Time Heals All Wounds.. And Then Kills the Patient
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Mon May 26 23:12:42 2008
Other People's Mirrors

Yesterday: walked around a lot, latelunch at IG, nice reading time on Oakland lawn (reread Neverwhere), hung out at 61c, went home, fed cats, watched two movies, played with cats, went to bed. Today: Much the same except swap lunch for dinner at Aladdin's, and haven't (yet) watched any movies or gone to bed.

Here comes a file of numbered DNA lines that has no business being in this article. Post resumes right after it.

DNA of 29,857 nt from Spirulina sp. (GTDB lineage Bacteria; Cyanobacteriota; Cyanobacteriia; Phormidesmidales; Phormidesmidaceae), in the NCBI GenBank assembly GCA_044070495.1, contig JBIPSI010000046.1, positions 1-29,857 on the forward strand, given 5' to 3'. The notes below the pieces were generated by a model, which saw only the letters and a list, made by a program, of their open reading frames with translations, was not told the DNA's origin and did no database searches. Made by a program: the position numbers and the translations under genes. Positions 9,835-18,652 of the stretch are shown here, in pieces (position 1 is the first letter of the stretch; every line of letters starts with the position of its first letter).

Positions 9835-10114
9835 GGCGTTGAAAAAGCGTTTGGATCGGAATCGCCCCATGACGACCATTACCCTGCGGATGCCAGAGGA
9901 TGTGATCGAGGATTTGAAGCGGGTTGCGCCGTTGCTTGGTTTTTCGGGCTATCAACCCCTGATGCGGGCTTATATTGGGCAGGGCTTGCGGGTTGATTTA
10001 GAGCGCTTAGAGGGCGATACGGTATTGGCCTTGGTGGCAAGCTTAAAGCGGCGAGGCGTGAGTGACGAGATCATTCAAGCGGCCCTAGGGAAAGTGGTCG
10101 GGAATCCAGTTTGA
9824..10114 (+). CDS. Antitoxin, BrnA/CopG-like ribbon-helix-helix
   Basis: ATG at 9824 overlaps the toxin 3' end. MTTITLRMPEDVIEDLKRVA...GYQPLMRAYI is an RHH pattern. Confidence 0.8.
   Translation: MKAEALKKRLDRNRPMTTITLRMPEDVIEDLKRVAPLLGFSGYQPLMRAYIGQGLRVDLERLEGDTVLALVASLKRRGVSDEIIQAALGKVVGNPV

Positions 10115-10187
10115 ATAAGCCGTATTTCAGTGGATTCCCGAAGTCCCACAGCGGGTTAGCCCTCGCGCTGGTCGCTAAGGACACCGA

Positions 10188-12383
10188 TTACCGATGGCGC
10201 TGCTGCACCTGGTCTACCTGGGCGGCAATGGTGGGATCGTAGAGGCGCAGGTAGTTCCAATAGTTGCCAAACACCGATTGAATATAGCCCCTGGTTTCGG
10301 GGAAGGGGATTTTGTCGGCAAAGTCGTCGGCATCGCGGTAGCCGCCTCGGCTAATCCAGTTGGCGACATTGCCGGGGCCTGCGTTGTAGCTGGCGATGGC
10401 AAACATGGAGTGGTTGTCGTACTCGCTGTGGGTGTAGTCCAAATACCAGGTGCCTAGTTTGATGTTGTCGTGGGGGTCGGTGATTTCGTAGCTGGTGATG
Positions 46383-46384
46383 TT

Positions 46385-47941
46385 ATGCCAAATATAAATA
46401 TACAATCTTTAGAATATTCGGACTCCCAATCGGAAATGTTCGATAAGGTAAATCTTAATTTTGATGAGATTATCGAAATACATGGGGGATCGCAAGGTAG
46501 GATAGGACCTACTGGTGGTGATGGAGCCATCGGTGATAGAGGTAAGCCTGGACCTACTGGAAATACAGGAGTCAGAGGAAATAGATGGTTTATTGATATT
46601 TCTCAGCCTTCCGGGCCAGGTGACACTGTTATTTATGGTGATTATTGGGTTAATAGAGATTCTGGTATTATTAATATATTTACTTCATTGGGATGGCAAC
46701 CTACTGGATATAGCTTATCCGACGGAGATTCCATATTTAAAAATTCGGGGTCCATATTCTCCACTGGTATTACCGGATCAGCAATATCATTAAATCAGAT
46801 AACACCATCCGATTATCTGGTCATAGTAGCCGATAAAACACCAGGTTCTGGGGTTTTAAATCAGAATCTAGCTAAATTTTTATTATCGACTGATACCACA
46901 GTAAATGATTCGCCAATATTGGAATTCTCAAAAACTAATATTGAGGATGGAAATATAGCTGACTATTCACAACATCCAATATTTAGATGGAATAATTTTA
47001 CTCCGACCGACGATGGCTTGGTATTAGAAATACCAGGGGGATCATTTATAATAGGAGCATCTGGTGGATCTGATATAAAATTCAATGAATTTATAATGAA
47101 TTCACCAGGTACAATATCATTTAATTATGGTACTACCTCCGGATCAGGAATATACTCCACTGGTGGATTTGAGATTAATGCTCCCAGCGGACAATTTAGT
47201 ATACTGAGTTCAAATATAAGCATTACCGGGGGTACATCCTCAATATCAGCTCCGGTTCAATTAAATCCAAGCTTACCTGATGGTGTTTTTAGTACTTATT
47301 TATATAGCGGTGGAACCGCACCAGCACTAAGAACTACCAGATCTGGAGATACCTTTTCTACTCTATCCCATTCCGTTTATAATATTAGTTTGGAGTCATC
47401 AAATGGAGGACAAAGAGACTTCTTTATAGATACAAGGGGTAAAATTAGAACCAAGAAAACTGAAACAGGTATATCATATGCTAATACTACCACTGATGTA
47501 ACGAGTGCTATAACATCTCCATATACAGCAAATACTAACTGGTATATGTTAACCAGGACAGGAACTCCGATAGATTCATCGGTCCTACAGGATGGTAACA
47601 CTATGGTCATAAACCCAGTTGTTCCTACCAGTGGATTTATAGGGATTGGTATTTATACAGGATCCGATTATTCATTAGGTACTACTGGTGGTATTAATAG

One of the films I watched was Woody Allen's Manhattan - while walking around today, thought about how nontraditional the "plot structure" from his movies are - they don't tend to have a strong protagonist/antagonist duality, often lack a plot arc (or at least, they're not about the plot), and feel more like an earthy exploration of humanity. His films feel like a mix between an extended philosophical skit and blogging - in order to really like Woody Allen films, one has to really like Woody Allen and the perspective he has on humanity - too many films, I think, are made with the idea that "coming-of-age" or "learning to have courage" are the only themes in character development worth doing, making films both utterly predictable and demeaning to their audience. Woody Allen's characters struggle with ideals and concepts in a morally complex world, and that's what makes his films beautiful. Since taking that film on Hitchcock, I keep thinking about H's claim that reality in cinema is unimportant and that what's important is management of tension - the truthfulness of that depends on the audience. Tension seems like a broad target for general markets, but it seems that we'd have the equivalent of having all music being pop music if everyone followed those ideals.